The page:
The splicing-factor oncoprotein SRSF1 (also known as SF2/ASF or ASF/SF2) is upregulated in breast cancers. We investigated the ability of SRSF1 to transform human and mouse mammary epithelial cells in vivo and in vitro. SRSF1-overexpressing COMMA-1D cells formed tumors, following orthotopic transplantation to reconstitute the mammary gland. In three-dimensional (3D) culture, SRSF1-overexpressing MCF-10A cells formed larger acini than control cells, reflecting increased proliferation and delayed apoptosis during acinar morphogenesis. These effects required the first RNA-recognition motif and nuclear functions of SRSF1. SRSF1 overexpression promoted alternative splicing of BIM (also known as BCL2L11) and BIN1 to produce isoforms that lack pro-apoptotic functions and contribute to the phenotype. Finally, SRSF1 cooperated specifically with MYC to transform mammary epithelial cells, in part by potentiating eIF4E activation, and these cooperating oncogenes are significantly coexpressed in human breast tumors. Thus, SRSF1 can promote breast cancer, and SRSF1 itself or its downstream effectors may be valuable targets for the development of therapeutics.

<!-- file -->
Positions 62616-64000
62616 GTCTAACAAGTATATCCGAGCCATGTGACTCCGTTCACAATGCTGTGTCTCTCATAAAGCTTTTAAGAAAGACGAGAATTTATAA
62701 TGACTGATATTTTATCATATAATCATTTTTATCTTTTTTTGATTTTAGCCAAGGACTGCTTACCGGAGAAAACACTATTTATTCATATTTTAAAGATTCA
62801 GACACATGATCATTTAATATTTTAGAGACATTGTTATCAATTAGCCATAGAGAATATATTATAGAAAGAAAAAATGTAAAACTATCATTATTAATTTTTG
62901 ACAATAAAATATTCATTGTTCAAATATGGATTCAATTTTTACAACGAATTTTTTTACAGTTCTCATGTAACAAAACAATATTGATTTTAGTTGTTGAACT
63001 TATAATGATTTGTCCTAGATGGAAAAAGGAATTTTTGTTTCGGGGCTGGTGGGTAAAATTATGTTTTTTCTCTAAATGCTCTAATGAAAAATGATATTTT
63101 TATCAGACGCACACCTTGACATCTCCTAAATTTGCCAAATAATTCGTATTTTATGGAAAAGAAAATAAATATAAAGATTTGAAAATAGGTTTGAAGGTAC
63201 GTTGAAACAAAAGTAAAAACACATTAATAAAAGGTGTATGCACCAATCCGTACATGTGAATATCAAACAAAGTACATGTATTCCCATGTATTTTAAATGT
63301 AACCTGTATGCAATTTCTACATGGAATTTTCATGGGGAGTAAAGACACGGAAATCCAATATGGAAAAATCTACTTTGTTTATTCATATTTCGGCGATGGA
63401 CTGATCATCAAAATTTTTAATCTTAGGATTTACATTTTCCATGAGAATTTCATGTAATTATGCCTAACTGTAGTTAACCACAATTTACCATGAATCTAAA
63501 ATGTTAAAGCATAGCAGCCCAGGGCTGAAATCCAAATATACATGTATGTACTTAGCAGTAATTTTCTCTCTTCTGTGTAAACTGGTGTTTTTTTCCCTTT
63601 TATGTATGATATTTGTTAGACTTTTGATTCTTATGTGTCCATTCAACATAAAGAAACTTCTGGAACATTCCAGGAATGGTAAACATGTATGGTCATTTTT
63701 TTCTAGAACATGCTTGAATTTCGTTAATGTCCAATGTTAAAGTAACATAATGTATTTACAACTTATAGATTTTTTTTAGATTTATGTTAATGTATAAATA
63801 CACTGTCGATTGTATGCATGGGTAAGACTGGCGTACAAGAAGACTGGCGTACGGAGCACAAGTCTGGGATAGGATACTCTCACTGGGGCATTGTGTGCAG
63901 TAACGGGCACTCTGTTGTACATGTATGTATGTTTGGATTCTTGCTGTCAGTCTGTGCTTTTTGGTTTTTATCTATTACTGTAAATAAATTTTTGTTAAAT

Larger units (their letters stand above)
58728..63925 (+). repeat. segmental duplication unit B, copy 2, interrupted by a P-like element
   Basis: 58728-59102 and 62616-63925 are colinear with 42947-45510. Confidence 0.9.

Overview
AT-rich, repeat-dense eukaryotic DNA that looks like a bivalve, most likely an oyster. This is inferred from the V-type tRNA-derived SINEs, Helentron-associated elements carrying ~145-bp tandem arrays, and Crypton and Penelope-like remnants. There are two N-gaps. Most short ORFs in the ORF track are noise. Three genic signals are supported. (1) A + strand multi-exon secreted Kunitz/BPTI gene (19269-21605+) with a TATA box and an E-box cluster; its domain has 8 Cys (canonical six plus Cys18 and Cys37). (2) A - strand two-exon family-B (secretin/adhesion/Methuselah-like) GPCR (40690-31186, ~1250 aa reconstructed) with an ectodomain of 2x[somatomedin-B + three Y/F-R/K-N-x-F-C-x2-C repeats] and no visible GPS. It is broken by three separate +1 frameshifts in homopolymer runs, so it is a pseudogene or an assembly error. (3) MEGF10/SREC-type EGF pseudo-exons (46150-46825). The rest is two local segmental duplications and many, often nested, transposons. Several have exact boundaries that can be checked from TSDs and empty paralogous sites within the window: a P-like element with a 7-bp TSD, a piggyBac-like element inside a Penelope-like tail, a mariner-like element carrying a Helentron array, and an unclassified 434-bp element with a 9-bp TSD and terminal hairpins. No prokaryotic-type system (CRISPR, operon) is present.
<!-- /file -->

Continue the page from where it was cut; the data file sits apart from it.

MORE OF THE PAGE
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We thank M. Egeblad, N. Tonks, V. Aranda and J. Novatt for helpful comments on the manuscript. We thank J. Erby Wilkinson for collaboration and helpful advice with histopathology, and we thank P. Moody for assistance with flow cytometry. This work was supported by grants from the National Cancer Institute (grant CA13106 to A.R.K. and CA098830 to S.K.M.), postdoctoral fellowships from the S.B. Komen Foundation for the Cure (grant KG091029 to O.A.) and from the Fondation pour la Recherche Médicale (grant SPE20070709581 to O.A.), an award grant from the Philippe Foundation to O.A. and an Era of Hope Scholar award from the Department of Defense Breast Cancer Research Program (grant BC075024 to S.K.M.).